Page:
Olszynski recognizes that a variety of factors played to his favor, perhaps none more important than his operational mindset in confronting suspects.
"My attitude is to try to one-up the bad guys," the deputy explains. "If somebody's got a knife, I'll bring my sidearm; if somebody's got a gun, I'll bring the shotgun. In fact, I prefer the Remington-I'm comfortable with it and it's always been my favorite weapon as far as shooting. One is always with me when I do recreational shooting."
The conditioned mindset he'd acquired during a six-year stint in the Marine Corps hadn't hurt, either. But Olszynski notes that it could have.
"We were taught to close the distance and engage the enemy. In one sense, it helped me to be quick. But looking back, once I got between the cars, I should have slowed down; still doing a fairly good pace, but slowing down a bit."
Is there anything else he would have done differently?
"I'd been on patrol (off training) for only a few months," notes Olszynski. "I'd worked with Gary in the jails, but not in a coordinated situation. I didn't know he'd gone off in the opposite direction. I thought he was behind me because he ran up the stairs right behind me. I didn't realize Gary wasn't behind me until I heard him yelling. Looking back, I definitely would have told him to come down the same row of cars with me. Personally, I would have slowed down, too. I was moving pretty quickly because when I saw Knight running, I thought I would see him running out the back of the parking structure. That's why when he suddenly popped out, I found myself caught off guard in the middle of two parking spaces. I didn't have any cover to hide behind if he started shooting right away.
"If I'd slowed down a little bit, it would have still probably ended up the same," Olszynski adds. "But it would have been safer for me, because if I had Gary behind me to keep an eye out for the suspect down range, I probably would have knelt down and looked beneath the cars for the suspect's feet."
Another thing that Olszynski learned during this incident is to make sure your gun is ready to fire during this kind of situation. "I left the shotgun's safety on," reflects Olszynski. "At least I recognized it within a split-second. Had it been off, the whole thing would have been over a lot faster. As it was, nothing happened with the first round I tried to squeeze off because of the safety. How I forgot, I don't know. But I had-and that marred my chance to take him out with a headshot."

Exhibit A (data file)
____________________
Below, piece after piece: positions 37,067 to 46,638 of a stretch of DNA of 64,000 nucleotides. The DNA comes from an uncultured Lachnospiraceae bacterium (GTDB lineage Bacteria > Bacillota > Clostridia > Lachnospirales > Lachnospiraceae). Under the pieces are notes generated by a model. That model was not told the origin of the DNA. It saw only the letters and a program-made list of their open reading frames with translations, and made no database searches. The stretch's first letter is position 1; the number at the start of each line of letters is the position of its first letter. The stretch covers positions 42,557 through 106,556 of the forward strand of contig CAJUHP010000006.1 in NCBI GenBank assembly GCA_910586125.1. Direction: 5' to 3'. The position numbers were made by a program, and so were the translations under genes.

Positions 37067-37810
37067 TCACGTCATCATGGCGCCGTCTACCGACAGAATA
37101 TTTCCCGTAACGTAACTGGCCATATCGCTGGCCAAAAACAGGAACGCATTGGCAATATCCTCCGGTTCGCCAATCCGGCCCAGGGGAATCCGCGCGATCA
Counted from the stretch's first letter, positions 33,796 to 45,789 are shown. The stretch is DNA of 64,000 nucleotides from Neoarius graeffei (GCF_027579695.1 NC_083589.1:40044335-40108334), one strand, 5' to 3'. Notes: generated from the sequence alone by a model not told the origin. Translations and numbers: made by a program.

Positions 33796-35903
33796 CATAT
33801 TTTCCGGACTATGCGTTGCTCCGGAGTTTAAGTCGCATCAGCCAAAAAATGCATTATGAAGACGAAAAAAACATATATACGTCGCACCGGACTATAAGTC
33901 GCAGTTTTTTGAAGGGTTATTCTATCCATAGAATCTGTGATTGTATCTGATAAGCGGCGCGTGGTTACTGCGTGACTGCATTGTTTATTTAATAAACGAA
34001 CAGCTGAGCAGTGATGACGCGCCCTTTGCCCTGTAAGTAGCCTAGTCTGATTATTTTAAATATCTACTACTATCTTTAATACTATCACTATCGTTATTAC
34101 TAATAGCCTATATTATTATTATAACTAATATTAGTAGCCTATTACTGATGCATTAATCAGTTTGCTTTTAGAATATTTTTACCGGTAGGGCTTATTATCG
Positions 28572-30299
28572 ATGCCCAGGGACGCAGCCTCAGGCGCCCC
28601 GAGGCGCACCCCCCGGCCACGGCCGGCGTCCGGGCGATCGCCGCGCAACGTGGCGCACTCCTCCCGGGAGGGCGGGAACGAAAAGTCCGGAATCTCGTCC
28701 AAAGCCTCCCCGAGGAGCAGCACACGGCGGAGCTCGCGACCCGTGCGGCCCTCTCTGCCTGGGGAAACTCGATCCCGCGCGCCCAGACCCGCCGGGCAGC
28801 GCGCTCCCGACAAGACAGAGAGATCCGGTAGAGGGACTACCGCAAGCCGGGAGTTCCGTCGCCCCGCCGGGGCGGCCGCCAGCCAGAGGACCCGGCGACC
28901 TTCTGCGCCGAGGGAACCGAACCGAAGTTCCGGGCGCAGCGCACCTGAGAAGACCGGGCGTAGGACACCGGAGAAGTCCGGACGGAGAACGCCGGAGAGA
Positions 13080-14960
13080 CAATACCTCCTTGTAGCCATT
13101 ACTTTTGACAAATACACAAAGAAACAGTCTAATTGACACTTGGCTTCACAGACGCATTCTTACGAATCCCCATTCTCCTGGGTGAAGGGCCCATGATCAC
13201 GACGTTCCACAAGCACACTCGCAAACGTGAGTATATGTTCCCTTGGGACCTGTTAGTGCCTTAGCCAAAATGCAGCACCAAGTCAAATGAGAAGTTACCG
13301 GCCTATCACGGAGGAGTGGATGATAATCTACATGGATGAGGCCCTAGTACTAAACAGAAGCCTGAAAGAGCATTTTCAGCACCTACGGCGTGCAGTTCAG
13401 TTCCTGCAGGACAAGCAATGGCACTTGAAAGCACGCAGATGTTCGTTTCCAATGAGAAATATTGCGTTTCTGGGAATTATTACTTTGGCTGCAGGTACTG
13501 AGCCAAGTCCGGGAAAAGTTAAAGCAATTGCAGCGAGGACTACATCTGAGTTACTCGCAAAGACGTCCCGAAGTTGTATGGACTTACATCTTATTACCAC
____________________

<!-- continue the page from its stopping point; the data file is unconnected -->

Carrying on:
The lessons didn't stop there.
"The second thing I definitely should have done is backfill the magazine," Olszynski says. "The way we carry the shotgun in the patrol car is with four in the magazine, chamber empty, safety on-and six more rounds in the side saddle. Once out of the car, I racked a round in, so I had one in the chamber ready to go. But I didn't take advantage of the side saddle shells and was mad at myself because of it. That would have given me one more round to dump. If he had a little more motivation to kill me at that time, it would have taken that motivation out."
Olszynski hopes that other cops might learn from his incident should they find themselves involved in similar confrontations. He and Lewellyn were awarded the Orange County Sheriff's Department's Medal of Valor, and both continue to serve the citizens of Orange County.